HomeWork Therapy®

There is little information in psychology or education literature that addresses the synthesis of psychological and educational therapy into a single treatment modality. The dearth of literature on treatment aimed at simultaneously addressing the cognitive and emotional spheres likely reflects what is taught in graduate schools of psychology and education. Typically, training programs in psychotherapy do not include courses on how to remediate executive function deficits or reading disabilities. Alternately, training programs in special education do not include courses on psychodynamic aspects of treatment. In Joseph Palumbo’s Learning Disorder and Disorders of the Self, a contemporary and excellent text on the toll learning disabilities take on a person’s

psychological development, he talks about care for someone’s academic problems as remediation — a service delivered by a teacher, and care for someone’s emotional troubles as psychotherapy — a service delivered by a therapist. Even here, in the context of an excellent, progressive discussion of the psychological factors involved in learning disabilities, the treatment of learning and psychological issues is separate, despite the sophisticated description of how an individual’s sense of self can be disturbed by a learning disability.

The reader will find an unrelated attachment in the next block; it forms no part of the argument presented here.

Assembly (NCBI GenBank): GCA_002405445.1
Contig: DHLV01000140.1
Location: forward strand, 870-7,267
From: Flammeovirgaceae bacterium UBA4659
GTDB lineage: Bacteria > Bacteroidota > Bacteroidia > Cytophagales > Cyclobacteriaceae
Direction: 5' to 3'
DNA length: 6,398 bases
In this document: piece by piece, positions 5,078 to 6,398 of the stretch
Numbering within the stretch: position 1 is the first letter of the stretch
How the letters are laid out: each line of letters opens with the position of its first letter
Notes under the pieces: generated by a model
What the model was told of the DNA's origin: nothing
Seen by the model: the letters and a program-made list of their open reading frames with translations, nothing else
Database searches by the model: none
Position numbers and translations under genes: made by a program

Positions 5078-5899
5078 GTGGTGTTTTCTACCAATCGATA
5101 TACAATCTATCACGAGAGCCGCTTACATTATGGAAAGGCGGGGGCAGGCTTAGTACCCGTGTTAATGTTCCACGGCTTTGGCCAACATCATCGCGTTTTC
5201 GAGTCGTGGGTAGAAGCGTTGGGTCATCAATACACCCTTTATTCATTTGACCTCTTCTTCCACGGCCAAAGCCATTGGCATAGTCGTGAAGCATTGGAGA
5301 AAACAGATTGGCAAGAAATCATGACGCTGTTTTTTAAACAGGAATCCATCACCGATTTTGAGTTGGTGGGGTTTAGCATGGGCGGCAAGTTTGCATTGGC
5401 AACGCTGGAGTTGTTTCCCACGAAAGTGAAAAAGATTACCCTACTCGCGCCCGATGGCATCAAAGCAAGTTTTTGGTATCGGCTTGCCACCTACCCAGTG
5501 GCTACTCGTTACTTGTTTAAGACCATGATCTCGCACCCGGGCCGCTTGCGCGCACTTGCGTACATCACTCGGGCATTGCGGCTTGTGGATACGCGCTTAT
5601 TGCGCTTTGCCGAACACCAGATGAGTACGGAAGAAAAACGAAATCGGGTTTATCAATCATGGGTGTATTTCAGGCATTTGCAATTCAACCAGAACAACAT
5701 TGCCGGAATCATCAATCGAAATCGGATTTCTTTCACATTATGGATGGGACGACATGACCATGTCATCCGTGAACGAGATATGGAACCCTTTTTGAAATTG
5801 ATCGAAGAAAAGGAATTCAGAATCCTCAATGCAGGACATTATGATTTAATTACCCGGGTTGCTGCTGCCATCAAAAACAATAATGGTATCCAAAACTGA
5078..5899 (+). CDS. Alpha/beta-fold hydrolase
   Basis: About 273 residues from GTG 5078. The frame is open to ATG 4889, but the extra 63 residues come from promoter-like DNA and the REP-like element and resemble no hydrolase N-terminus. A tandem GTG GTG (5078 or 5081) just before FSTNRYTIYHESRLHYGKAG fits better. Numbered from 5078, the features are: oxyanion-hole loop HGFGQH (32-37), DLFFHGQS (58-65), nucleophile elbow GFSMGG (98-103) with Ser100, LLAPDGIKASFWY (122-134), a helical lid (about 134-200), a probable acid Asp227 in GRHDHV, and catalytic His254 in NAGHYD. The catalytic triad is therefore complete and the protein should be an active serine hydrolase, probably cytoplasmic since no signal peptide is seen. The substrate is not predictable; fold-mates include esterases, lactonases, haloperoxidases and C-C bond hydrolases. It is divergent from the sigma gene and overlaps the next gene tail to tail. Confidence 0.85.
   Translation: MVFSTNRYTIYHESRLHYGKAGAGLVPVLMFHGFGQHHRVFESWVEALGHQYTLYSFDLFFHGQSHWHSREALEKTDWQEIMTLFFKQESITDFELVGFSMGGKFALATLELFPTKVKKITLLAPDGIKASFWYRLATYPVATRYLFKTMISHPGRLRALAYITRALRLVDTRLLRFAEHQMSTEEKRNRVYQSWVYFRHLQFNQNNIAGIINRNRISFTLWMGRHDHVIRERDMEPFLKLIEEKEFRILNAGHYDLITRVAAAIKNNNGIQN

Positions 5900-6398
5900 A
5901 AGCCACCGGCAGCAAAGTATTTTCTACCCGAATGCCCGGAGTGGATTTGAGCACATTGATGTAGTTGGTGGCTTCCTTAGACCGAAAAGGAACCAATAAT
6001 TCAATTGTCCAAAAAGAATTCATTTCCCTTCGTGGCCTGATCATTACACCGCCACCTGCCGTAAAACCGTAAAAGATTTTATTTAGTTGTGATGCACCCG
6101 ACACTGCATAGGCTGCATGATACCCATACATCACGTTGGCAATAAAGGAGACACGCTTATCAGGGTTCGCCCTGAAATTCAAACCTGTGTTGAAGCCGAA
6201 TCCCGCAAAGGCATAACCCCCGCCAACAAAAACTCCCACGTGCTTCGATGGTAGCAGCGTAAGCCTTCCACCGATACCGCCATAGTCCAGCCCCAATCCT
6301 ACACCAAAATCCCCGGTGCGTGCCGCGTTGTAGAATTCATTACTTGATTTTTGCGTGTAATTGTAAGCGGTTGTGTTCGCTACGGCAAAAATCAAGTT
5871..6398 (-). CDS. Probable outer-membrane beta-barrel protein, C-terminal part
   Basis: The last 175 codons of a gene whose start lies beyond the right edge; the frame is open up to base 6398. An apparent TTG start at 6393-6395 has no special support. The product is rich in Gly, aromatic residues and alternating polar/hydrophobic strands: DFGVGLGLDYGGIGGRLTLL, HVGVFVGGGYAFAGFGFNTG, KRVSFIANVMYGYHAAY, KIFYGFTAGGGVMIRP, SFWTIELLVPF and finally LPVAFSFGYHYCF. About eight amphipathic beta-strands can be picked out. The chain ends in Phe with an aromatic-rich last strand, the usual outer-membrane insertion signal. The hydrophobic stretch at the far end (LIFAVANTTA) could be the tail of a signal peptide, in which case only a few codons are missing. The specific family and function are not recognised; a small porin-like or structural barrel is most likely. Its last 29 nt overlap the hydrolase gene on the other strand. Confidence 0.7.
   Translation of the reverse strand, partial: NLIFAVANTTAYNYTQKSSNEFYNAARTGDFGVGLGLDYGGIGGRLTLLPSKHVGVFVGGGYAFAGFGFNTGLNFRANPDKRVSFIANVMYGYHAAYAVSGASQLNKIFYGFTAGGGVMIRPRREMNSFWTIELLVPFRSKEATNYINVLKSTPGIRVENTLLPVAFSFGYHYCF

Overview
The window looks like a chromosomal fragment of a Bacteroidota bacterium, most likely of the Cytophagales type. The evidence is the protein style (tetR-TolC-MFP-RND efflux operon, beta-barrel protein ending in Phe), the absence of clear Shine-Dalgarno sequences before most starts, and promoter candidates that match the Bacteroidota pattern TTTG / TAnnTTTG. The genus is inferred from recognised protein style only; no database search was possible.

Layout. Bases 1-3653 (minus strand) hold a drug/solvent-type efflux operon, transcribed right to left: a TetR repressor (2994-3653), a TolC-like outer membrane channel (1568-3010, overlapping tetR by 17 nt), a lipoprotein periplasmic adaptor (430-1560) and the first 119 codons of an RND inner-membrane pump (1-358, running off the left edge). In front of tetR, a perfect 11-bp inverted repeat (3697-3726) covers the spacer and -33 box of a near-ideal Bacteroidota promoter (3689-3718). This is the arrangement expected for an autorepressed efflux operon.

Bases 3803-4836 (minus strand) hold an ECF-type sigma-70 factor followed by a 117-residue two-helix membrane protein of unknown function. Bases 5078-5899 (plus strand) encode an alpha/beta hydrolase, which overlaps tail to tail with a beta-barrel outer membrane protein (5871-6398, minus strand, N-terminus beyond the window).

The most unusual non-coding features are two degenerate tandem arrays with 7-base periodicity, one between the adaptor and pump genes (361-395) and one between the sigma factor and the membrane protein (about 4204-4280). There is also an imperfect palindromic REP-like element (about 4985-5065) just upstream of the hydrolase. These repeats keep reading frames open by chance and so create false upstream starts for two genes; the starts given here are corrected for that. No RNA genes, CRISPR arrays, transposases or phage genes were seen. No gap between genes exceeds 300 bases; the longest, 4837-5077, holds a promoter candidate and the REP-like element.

Students who come for HomeWork Therapy® are having some sort of trouble in school. When the therapist is able to help them with their homework and as a result school feels easier, students come to trust the therapist. The students learn that the therapist understands how they see the world. As Palumbo points out, many children with learning disabilities receive subtle, but painful feedback

from the environment that they do not see the world as others see it, and thus they do not feel connected to the teacher, the classroom or even the larger community in their neighborhood. This negative feedback impinges on the development of a cohesive self-narrative. Working in the HomeWork Therapy® format, therapists impart to the child a feeling of “being understood.”

How does HomeWork Therapy® improve students’ self-esteem? By focusing on process, not product. By teaching students how to solve SA T problems, not how to get them right by guessing and shortcuts. Students develop skills they can take with them for life.